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Rice Lane Primary School

Be happy together, Believe together, Achieve together

General Information

Attendance

Attendance expectations

In March, when the coronavirus (COVID-19) pandemic was increasing, we made clear no parent would be penalised or sanctioned for their child’s non-attendance at school.

Now the circumstances have changed, it is vital for all children to return to school to minimise, as far as possible, the longer-term impact of the pandemic on children’s education, wellbeing and wider development.

Missing out on more time in the classroom risks pupils falling further behind. Those with higher overall absence tend to achieve less well in both primary and secondary school. School attendance will therefore be mandatory again from the beginning of the autumn term. This means from that point, the usual rules on school attendance will apply, including:

  • parents’ duty to secure that their child attends regularly at school where the child is a registered pupil at school and they are of compulsory school age
  • schools’ responsibilities to record attendance and follow up absence
  • the availability to issue sanctions, including fixed penalty notices in line with local authorities’ codes of conduct

Pupils who are shielding or self-isolating

We now know much more about coronavirus (COVID-19) and so in future, there will be far fewer children and young people advised to shield whenever community transmission rates are high. Therefore, the majority of pupils will be able to return to school. You should note however that:

  • a small number of pupils will still be unable to attend in line with public health advice because they are self-isolating and have had symptoms or a positive test result themselves, or because they are a close contact of someone who has coronavirus (COVID-19)
  • shielding advice for all adults and children was paused on 1 August 2020 which means that even the small number of pupils who will remain on the shielded patient list can also return to school, as can those who have family members who were shielding - read the current advice on shielding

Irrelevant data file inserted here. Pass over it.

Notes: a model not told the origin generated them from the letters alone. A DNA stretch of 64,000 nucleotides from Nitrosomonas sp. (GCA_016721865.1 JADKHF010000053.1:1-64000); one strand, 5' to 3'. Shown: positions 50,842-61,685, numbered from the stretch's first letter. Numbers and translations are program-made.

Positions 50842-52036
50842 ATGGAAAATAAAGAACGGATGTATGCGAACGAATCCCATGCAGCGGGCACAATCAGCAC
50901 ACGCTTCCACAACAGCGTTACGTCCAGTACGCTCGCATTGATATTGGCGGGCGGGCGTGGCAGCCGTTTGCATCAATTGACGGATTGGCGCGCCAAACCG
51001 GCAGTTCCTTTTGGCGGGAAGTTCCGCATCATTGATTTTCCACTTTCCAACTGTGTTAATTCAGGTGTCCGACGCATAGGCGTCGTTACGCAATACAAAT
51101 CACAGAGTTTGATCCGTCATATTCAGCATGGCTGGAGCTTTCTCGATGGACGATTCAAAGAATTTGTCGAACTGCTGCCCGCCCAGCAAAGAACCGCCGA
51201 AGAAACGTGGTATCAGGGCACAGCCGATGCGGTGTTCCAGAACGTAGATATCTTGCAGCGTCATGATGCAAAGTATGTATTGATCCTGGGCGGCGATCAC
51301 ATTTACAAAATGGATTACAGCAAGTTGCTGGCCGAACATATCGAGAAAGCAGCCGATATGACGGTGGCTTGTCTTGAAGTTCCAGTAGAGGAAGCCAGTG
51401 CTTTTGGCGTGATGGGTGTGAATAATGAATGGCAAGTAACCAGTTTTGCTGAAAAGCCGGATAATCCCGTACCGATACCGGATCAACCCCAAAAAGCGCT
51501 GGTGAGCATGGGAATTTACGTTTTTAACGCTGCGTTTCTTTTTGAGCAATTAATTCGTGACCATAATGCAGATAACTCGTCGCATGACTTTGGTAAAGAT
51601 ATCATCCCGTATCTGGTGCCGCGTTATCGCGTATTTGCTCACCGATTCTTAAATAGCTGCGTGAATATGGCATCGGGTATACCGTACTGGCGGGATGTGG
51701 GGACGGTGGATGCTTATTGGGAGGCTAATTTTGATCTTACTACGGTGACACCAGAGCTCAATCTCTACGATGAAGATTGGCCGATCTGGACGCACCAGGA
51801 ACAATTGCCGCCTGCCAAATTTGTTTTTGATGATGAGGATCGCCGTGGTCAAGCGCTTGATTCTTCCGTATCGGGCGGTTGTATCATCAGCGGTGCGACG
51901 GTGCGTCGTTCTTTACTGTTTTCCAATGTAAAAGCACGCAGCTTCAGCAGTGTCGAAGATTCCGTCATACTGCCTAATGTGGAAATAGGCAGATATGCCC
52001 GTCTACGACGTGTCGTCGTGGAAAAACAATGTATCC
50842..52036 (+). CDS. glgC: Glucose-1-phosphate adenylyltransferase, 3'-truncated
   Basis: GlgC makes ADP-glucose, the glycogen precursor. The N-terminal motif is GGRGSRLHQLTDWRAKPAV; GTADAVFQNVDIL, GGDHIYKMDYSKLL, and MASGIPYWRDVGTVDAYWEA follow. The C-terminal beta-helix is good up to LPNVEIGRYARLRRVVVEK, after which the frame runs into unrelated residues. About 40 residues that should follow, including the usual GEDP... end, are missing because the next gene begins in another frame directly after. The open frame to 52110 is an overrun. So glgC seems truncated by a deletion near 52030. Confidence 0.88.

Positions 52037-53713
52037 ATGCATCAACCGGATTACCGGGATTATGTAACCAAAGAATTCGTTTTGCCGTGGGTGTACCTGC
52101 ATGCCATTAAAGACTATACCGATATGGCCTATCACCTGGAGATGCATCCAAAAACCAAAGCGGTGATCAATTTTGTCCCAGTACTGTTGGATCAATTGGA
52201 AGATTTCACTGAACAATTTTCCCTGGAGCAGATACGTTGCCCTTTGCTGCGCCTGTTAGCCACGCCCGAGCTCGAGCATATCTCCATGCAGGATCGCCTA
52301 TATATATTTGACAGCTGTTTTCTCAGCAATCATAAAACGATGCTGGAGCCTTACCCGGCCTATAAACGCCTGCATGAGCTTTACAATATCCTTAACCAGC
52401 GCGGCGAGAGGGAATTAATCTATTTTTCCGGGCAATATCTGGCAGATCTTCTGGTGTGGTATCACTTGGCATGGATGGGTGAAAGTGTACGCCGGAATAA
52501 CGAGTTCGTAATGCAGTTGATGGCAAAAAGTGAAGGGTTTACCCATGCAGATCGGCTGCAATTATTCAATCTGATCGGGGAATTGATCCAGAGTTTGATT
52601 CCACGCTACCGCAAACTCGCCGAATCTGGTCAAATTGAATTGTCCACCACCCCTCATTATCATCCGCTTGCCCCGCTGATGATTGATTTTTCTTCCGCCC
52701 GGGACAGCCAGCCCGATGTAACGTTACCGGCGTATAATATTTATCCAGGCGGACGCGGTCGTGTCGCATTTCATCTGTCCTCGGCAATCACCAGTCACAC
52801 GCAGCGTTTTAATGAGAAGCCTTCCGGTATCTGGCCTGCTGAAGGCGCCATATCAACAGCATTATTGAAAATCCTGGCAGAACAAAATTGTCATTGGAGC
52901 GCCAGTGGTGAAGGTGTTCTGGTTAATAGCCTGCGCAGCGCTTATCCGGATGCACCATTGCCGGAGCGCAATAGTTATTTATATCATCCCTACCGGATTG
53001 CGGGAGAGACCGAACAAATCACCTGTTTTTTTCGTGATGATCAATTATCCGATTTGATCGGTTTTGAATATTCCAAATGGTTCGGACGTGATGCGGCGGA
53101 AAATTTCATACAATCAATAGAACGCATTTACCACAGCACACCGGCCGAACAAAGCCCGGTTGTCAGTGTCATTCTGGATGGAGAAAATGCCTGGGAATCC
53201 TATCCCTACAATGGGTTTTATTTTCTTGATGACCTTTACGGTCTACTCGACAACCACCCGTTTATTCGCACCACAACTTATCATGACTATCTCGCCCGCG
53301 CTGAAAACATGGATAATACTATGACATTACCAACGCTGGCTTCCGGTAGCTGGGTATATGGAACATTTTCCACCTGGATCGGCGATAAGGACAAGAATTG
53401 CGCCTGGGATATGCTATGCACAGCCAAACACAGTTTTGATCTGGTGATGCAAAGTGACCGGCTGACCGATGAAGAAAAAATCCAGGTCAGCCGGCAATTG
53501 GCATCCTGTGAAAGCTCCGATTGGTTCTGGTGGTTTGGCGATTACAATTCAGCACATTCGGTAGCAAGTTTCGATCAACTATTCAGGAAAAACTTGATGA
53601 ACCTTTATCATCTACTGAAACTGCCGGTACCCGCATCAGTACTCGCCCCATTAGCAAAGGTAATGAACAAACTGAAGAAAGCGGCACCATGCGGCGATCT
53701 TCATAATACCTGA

• if rates of the disease rise in local areas, children (or family members) from that area, and that area only, may be advised to shield during the period where rates remain high and, therefore, they may be temporarily unable to attend
  • pupils no longer required to shield but who generally remain under the care of a specialist health professional are likely to discuss their care with their health professional at their next planned clinical appointment - you can find more advice from the Royal College of Paediatrics and Child Health at COVID-19 - ‘shielding’ guidance for children and young people

Specialists in paediatric medicine have reviewed the latest evidence on the level of risk posed to children and young people from coronavirus (COVID-19). The latest evidence indicates that the risk of serious illness for most children and young people is low. In the future, we expect fewer children and young people will be included on the shielded patient list.

Patients can only be removed from the shielding patient list by their GP or specialist, following consultation with the child and their family, and other clinicians where appropriate. If a child or young person is removed from the shielded patient list in due course, they will no longer be advised to shield in the future if coronavirus (COVID-19) transmission increases. Discussion by a clinician with those previously advised that they were a clinically vulnerable child or young person but can now be removed from the shielded patient list, and with their families are ongoing. Since shielding advice has paused nationally, except in a very few areas where the implementation of local restrictions is ongoing, all previously affected children should be able to return to school except where individual clinical advice not to do so has been provided.

Where a pupil is unable to attend school because they are complying with clinical or public health advice, we expect schools to be able to immediately offer them access to remote education. Schools should monitor engagement with this activity as set out in the action for all schools and local authorities section.

Where children are not able to attend school as parents and carers are following clinical or public health advice, for example, self-isolation or family isolation, the absence will not be penalised.

Pupils and families who are anxious about return to school

All other pupils must attend school. Schools should bear in mind the potential concerns of pupils, parents and households who may be reluctant or anxious about returning and put the right support in place to address this. This may include pupils who have themselves been shielding previously but have been advised that this is no longer necessary, those living in households where someone is clinically vulnerable, or those concerned about the comparatively increased risk from coronavirus (COVID-19), including those from Black, Asian and Minority Ethnic (BAME) backgrounds or who have certain conditions such as obesity and diabetes.

If parents of pupils with significant risk factors are concerned, we recommend schools discuss their concerns and provide reassurance of the measures they are putting in place to reduce the risk in school. Schools should be clear with parents that pupils of compulsory school age must be in school unless a statutory reason applies (for example, the pupil has been granted a leave of absence, is unable to attend because of sickness, is absent for a necessary religious observance).

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